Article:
Vaughn, Jacqueline 1950-
VAUGHN, Jacqueline 1950-
(Jacqueline Vaughn Switzer)
Born September 12, 1950, in San Diego, CA; daughter of Jack Condridge and Ruby (Borgeld) Vaughn. Education: Boston University, B.S., 1972; San Jose State University, M.A., 1974; University of California, Berkeley, Ph.D., 1979. Hobbies and other interests: Travel.
Office—Department of Political Science, Northern Arizona University, Flagstaff, AZ 86011-5036. E-mail—[email protected]
University of Redlands, Redlands, CA, professor, 1979-81; Southern Oregon University, Ashland, professor, 1990-97; Northern Arizona University, Flagstaff, professor of political science, 1997—. Southern California Edison, worked as environmental specialist; South Coast Air Quality Management District, worked as public information specialist; Riverside County District Attorney's Office, worked as program coordinator; also worked as political campaign chair.
American Association of University Women, Policy Studies Organization, Western Political Science Association.
UNDER NAME JACQUELINE VAUGHN SWITZER
Environmental Politics: Domestic and Global Dimensions, St. Martin's Press (New York, NY), 1994, 4th edition, Thomson/Wadsworth (Belmont, CA), 2004.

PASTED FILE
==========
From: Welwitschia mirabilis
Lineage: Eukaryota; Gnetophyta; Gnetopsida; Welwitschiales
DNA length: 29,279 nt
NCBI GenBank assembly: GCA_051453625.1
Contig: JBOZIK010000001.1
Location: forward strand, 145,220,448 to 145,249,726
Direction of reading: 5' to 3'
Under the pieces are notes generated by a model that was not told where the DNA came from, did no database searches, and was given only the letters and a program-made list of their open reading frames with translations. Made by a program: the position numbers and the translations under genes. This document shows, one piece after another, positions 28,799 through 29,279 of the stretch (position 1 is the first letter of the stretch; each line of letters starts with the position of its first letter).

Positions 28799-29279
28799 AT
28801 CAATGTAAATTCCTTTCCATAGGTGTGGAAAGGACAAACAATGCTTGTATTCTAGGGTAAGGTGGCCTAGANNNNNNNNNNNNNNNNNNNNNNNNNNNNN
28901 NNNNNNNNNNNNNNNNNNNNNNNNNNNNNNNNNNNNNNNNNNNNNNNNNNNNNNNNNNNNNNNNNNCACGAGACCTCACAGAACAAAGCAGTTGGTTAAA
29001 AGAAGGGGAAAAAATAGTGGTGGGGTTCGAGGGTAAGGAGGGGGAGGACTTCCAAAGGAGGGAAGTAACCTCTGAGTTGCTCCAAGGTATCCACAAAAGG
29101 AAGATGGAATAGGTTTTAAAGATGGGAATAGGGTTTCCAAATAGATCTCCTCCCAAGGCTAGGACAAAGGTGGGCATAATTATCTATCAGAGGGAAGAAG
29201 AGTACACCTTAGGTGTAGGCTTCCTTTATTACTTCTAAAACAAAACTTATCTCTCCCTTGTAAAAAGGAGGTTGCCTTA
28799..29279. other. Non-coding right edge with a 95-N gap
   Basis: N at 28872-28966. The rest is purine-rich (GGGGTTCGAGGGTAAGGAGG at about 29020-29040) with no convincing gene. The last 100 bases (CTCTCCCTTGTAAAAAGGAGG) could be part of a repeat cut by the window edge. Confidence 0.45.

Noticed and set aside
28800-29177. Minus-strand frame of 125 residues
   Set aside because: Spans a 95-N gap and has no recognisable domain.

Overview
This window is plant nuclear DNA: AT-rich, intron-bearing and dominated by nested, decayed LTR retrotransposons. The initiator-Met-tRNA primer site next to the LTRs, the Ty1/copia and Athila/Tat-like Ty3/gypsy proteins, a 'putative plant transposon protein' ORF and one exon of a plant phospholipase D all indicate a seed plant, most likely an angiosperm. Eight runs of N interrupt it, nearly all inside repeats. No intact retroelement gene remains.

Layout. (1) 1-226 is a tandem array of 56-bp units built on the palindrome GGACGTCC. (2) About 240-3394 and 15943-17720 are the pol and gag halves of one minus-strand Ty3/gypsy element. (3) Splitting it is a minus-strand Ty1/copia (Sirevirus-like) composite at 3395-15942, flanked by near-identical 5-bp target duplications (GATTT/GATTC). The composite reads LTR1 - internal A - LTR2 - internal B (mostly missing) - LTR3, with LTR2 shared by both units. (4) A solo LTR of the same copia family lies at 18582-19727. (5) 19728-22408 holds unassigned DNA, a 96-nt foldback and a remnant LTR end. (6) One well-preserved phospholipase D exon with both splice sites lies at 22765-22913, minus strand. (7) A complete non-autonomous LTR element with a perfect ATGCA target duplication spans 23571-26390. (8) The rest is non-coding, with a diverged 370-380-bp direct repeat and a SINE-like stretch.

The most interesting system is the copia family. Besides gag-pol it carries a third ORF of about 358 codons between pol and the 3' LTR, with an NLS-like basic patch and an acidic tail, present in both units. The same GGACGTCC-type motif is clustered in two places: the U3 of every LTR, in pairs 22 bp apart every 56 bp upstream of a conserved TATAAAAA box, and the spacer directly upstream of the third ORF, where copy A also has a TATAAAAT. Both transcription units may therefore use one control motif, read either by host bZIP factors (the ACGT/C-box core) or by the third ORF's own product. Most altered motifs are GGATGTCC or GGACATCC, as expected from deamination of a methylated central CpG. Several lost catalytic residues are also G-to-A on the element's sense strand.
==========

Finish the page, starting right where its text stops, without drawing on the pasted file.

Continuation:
The Play of Power, St. Martin's Press (New York, NY), 1995.
Green Backlash: The History and Politics of Environmental Opposition in the U.S., Lynne Rienner Publishers (Boulder, CO), 1997.
Environmental Activism: A Reference Handbook, American Bibliographical ABC-Clio Press (Santa Barbara, CA), 2003.
Disabled Rights: American Disability Policy and the Fight for Equality, Georgetown University Press (Washington, DC), 2003.
Healthy Forests: Reframing the Environmental Debate, University Press of Colorado (Boulder, CO), 2005.
Contributor of articles and reviews to periodicals, including Public Administration Times. Symposium editor, Policy Studies Journal.
WORK IN PROGRESS:
Research on institutional responses to wildland/urban interface wildfires and on protected area policy in Ireland.
Jacqueline Vaughn told CA: "No matter what I write, whether a textbook for an academic audience or an op-ed column for a newspaper, there is an incredible feeling that comes from seeing my name in print. I look at the letters on the cover or in a byline and realize that I can hold something tangible in my hands that I have produced.
"For me, writing becomes an accomplishment, like hiking in New Zealand or Ireland, that I never thought I would or could do. Each book, like each mile, is a step forward on a journey. I am always thinking of new subjects I would like to write about—the ideas for books flow freely in my mind.
"I cannot write fiction. I have been trained in a journalistic style since junior high school—the no-nonsense use of concise wording and phrasing—that makes me incapable of using superlatives or description in anything I write. In retrospect, I would have liked to become a journalist so that I could use the term 'writer' when filling out a form asking for my occupation."
BIOGRAPHICAL AND CRITICAL SOURCES:
School Library Journal, August, 2003, Eva Elisabeth VonAncken, review of Environmental Activism: A Reference Handbook, p. 113.